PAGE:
And it’s incredibly lucky that the Dharma found its way through the centuries — found its way to us. It seems that had been enlightened teachers before the Buddha, but they were pre-Iron Age, and a society living at a subsistence level couldn’t support an ongoing spiritual community. We call these previous awakened individuals Paccekabuddhas, solitary Buddhas, not because they lived alone (as people erroneously think) but because they were isolated in time, leaving no enduring legacy. In the Buddha’s own day there was once a drought so severe that people criticized the monks and nuns for begging from householders. This was potentially a lineage-killing event. We’re lucky the sangha survived this. Buddhism was in fact wiped out in India by persecution from Hindus and Muslims, and it’s only because Buddhist scriptures were transported to Sri Lanka that we have an extensive collection of records of early Buddhism. There’s much to be grateful for.

Being grateful makes me happy. And every moment in my life is an opportunity to be grateful. I should make more effort to remember that!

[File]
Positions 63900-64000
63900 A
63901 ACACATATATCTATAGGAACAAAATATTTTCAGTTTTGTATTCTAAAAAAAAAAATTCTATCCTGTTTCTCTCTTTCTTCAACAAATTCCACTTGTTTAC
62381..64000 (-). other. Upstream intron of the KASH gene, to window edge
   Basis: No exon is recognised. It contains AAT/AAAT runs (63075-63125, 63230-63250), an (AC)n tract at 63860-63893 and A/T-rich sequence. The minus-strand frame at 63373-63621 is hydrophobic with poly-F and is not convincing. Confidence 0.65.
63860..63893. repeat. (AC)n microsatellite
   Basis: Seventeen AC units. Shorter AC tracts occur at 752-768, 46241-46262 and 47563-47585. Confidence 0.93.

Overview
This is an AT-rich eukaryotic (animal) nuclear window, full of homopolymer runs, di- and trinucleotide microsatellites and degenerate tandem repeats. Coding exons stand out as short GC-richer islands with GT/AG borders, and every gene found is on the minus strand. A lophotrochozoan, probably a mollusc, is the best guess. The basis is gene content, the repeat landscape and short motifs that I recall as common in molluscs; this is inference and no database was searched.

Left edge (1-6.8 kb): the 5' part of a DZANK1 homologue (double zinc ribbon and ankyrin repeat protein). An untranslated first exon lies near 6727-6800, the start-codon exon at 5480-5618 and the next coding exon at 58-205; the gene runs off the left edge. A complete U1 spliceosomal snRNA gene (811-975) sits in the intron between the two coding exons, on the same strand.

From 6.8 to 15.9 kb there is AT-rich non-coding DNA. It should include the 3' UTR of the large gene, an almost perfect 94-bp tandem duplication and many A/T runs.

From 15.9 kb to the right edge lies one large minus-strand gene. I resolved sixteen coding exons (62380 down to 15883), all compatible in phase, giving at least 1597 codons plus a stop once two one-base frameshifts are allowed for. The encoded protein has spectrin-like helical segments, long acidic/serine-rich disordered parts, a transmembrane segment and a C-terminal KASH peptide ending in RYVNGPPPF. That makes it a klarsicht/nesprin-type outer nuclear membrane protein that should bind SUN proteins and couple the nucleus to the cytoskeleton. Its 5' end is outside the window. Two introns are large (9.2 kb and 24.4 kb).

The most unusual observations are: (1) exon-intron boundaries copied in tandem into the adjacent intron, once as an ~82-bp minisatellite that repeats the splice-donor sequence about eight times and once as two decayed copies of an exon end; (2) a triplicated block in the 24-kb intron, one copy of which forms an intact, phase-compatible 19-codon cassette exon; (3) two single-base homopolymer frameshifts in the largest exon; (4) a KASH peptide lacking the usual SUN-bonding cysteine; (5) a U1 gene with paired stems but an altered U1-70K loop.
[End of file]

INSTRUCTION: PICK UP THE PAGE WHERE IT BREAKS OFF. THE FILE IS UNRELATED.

PS. You can see all of our 100 Days of Lovingkindness Posts here.

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“A person of integrity is grateful and thankful” — The Buddha (Day 74)

100 Days of Lovingkindness

The Buddha, in Bhikkhu Thanissaro’s translation at least, said, “A person of integrity is grateful and thankful.” This is one of those thoughts that I’m profoundly grateful for because I don’t think it would ever have occurred to me. Yet searching the web for the terms “gratitude” and “integrity” brought me to an interesting book, The Gratitude Factor: Enhancing Your Life Through Grateful Living, by Charles M. Shelton.

Shelton explores this theme of integrity and gratitude. He distinguishes between thankfulness (which involves being appreciative of some specific person or thing) and gratitude (which is a deeper and more pervasive attitude to life consisting of being grateful not just for specific things but for living itself). And he observes that many people who discuss this distinction, and who value gratitude over thankfulness, see gratitude as being related to “virtue” and “integrity.”

Here’s the connection that Shelton makes: